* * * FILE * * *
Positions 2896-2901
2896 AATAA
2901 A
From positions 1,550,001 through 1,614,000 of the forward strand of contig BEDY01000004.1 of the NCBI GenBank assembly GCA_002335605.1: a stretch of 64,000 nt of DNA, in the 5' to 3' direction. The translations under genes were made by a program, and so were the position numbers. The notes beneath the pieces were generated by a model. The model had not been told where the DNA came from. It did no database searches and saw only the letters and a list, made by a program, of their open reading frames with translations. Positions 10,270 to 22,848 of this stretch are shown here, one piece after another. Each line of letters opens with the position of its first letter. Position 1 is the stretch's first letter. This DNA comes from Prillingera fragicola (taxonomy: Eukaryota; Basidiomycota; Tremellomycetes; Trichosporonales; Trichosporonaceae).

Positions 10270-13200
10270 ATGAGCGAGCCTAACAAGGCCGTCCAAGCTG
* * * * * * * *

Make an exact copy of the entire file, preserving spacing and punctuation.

Positions 2896-2901
2896 AATAA
2901 A
From positions 1,550,001 through 1,614,000 of the forward strand of contig BEDY01000004.1 of the NCBI GenBank assembly GCA_002335605.1: a stretch of 64,000 nt of DNA, in the 5' to 3' direction. The translations under genes were made by a program, and so were the position numbers. The notes beneath the pieces were generated by a model. The model had not been told where the DNA came from. It did no database searches and saw only the letters and a list, made by a program, of their open reading frames with translations. Positions 10,270 to 22,848 of this stretch are shown here, one piece after another. Each line of letters opens with the position of its first letter. Position 1 is the stretch's first letter. This DNA comes from Prillingera fragicola (taxonomy: Eukaryota; Basidiomycota; Tremellomycetes; Trichosporonales; Trichosporonaceae).

Positions 10270-13200
10270 ATGAGCGAGCCTAACAAGGCCGTCCAAGCTG